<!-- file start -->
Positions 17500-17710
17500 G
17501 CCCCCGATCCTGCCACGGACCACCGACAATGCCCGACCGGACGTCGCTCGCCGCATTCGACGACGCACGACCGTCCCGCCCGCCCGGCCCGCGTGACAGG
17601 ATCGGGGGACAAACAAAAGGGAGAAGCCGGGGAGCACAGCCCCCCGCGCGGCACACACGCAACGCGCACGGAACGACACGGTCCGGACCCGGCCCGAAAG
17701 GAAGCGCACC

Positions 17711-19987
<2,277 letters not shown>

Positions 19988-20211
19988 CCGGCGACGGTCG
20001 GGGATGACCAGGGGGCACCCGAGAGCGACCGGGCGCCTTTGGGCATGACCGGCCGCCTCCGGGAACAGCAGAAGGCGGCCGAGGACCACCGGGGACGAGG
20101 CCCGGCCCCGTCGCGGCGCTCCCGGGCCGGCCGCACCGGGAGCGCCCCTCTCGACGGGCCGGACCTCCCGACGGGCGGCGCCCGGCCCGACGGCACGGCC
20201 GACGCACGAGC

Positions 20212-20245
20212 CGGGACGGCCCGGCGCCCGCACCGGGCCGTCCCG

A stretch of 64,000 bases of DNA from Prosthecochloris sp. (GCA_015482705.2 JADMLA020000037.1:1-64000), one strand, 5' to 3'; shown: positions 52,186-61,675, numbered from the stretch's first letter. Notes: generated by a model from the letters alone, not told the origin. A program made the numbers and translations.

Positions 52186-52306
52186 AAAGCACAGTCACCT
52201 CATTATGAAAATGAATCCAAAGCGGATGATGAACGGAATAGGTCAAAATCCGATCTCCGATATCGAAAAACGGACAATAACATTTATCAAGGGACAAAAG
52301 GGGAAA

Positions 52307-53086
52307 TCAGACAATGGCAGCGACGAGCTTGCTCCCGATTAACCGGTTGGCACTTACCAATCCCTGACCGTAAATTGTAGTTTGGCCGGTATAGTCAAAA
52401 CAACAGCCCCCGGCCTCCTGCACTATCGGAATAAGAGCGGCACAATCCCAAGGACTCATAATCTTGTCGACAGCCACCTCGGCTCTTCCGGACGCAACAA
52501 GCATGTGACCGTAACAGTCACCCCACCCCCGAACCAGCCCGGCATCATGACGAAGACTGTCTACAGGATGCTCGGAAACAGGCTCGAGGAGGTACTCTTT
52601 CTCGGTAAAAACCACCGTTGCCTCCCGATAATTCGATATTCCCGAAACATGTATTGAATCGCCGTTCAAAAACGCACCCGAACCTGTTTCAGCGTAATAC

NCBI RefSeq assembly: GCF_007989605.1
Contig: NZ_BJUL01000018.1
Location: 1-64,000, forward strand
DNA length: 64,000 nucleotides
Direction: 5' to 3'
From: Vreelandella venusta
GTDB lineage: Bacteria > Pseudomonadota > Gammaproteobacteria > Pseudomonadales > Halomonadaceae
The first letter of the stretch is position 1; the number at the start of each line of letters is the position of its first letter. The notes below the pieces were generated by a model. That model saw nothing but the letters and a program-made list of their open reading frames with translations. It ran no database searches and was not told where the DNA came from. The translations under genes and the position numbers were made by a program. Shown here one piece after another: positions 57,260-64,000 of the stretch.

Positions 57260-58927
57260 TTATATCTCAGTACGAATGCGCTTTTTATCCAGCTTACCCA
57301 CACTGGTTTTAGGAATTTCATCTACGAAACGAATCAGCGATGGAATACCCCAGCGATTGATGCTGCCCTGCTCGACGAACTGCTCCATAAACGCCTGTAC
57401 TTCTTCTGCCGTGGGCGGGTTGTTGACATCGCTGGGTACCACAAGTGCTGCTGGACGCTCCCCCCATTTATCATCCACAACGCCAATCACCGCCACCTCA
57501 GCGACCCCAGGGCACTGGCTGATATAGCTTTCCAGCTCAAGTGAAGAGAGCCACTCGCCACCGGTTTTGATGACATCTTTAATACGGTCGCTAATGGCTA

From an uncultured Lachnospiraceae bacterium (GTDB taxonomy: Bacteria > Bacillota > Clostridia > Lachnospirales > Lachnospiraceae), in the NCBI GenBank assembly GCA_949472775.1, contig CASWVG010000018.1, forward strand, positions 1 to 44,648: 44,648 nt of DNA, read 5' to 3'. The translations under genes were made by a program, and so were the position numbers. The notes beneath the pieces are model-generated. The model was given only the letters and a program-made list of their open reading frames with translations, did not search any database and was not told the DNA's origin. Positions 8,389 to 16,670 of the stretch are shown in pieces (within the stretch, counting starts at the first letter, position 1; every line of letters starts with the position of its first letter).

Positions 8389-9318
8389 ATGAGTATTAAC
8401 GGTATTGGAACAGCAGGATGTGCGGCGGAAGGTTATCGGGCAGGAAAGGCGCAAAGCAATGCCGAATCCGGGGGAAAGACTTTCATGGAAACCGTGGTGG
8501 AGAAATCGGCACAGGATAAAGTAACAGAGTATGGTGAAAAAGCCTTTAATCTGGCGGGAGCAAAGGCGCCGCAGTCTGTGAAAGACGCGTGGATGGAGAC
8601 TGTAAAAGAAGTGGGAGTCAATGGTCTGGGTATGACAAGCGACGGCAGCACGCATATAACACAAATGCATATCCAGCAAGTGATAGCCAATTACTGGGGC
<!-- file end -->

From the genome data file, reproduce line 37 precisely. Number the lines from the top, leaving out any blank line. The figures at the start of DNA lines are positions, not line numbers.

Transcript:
57501 GCGACCCCAGGGCACTGGCTGATATAGCTTTCCAGCTCAAGTGAAGAGAGCCACTCGCCACCGGTTTTGATGACATCTTTAATACGGTCGCTAATGGCTA